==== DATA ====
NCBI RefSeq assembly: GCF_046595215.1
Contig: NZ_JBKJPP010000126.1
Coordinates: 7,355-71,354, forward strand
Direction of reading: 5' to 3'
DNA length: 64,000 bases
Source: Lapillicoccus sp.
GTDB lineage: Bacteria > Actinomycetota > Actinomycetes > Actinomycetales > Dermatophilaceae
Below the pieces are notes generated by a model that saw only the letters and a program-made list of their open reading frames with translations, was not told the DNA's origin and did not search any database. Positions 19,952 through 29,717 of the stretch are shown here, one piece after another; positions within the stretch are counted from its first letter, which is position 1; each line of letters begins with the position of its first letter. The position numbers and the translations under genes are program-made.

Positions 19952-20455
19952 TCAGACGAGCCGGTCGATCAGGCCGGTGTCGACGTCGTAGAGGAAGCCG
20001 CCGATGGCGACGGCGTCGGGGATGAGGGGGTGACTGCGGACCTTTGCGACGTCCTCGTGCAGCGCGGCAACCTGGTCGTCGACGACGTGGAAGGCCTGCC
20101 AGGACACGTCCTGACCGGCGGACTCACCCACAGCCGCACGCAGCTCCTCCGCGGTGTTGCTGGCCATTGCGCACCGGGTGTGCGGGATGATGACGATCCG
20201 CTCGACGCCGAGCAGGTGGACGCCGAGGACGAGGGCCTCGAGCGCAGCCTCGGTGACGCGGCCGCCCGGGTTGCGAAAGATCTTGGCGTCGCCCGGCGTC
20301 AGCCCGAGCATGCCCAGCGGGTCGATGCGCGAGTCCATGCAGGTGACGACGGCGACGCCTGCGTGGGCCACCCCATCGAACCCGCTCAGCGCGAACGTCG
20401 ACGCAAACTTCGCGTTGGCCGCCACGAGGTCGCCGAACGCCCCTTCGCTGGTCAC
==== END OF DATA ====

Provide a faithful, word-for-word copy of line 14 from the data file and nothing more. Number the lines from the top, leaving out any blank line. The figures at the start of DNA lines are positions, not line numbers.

20301 AGCCCGAGCATGCCCAGCGGGTCGATGCGCGAGTCCATGCAGGTGACGACGGCGACGCCTGCGTGGGCCACCCCATCGAACCCGCTCAGCGCGAACGTCG